Nov 28, 2023  
2014-2015 Undergraduate and Graduate Academic Catalog 
2014-2015 Undergraduate and Graduate Academic Catalog [ARCHIVED CATALOG]

A Brief History

In 1898, Louisiana State Senator Robert Martin introduced legislation to establish the Southwestern Louisiana Industrial Institute. About three years later, on September 18, 1901, 100 students were on hand for the first day of class at Southwestern Louisiana Industrial Institute. They were greeted by Dr. Edwin Lewis Stephens, the school’s first president, who had led the transformation of a former sugar cane field into a campus. In 1903, 18 students were the first to graduate from SLII.

Over the next couple of decades, SLII raised admission standards, added faculty, and strengthened the curriculum. In 1921, SLII dropped “Industrial” from its name and awarded its first bachelor’s degrees. By the 1930s, the campus had grown to 175 acres and the College enrolled 918 students.

Southwestern Louisiana Institute’s existence was threatened in the 1940s when enrollment dropped drastically due to World War II. But SLI was chosen as the site for the V-5, V-7 and V-12 military training programs, which drew young officers from across the country and enhanced the student body.

After the war ended, SLI administrators grappled with a new problem-overcrowding- caused, in large part, by the number of military veterans who took advantage of federal financial assistance to earn academic degrees.

The campus and its academic programs grew during the prosperous 1950s. SLI began to offer master’s degrees and became the first all-white, state-supported public college in the South to enroll black students.

In 1960, SLI was granted university status and changed its name to the University of Southwestern Louisiana. In the 1960s, it adopted the nickname “Ragin’ Cajuns”® for its athletic teams. Creation of the Computing Center in 1960 brought national attention, since computer science was in its infancy. USL also began offering doctoral degrees in the Sixties.

In the 1970s, Louisiana-particularly Lafayette-enjoyed an Oil Boom. But when that boom disintegrated in the 1980s, university administrators grappled with repeated budget cuts as state revenue dwindled. USL led efforts to diversify Acadiana’s economy and a major fund drive raised $10 million in private gifts that were endowed to provide a steady funding source for scholarships and faculty salary supplements. During the same period the University focused its energies on its roles in research, scholarship, and graduate education.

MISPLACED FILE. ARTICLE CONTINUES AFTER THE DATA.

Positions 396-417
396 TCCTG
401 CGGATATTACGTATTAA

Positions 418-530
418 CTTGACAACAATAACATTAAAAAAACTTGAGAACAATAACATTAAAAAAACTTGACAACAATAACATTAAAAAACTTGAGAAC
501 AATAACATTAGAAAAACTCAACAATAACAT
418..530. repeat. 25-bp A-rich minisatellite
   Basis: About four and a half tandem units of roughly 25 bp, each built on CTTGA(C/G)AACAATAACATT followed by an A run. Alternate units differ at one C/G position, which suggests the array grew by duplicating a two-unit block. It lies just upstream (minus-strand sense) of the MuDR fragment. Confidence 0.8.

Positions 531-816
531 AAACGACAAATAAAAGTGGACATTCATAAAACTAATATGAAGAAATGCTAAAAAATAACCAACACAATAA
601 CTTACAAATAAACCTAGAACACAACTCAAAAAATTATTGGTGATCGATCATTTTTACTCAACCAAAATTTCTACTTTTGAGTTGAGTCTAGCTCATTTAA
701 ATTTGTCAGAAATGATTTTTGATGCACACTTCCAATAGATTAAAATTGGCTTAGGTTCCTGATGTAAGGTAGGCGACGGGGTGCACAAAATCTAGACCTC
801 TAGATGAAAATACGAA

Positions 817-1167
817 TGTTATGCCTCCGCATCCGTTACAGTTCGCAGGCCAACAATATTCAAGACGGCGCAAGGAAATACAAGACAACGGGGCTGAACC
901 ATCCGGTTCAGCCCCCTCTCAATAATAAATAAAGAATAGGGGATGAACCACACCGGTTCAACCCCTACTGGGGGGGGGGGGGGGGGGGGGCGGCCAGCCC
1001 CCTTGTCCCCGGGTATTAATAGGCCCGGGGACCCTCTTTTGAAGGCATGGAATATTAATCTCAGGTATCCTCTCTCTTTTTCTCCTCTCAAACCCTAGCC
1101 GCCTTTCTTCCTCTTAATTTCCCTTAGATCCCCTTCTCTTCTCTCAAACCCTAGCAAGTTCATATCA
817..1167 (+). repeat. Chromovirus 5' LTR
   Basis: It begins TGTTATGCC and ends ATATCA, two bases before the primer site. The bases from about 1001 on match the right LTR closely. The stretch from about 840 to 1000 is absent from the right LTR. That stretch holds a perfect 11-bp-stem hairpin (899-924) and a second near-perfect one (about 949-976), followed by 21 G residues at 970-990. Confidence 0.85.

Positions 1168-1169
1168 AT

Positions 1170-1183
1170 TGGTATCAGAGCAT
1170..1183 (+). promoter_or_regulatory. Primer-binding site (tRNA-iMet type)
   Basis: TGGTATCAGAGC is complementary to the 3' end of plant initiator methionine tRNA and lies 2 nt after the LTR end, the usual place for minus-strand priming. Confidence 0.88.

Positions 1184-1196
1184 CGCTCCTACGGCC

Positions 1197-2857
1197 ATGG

By 1997, enrollment had grown to a record 17,018. A community college system was created in Louisiana in 1997, enabling the university to implement selective admissions criteria.

In 1999, USL changed its name to the University of Louisiana at Lafayette as it began its 100th birthday celebration.

Today, UL Lafayette’s diverse offerings range from the humanities to the hard sciences; it is among national leaders in areas such as computer science, biology, nursing and architecture. The University of Louisiana at Lafayette has been ranked among the top 100 public research universities in the United States, based on external funding its faculty members have attracted. The university has integrated an enriching student experience with the intellectual energy and solution-focused capabilities of a research university.

With the recent creation of an Office of Distance and Electronic Learning, UL Lafayette’s evolution includes the addition of more online courses and online degree programs that expand students’ learning opportunities beyond the traditional classroom.

Edwin L. Stephens (1900-1938)
Lether Edward Frazar (1938-1941)
Joel L. Fletcher (1941-1966)
Clyde L. Rougeou (1966-1974)
Ray P. Authement (1974-2008)
E. Joseph Savoie (2008-present)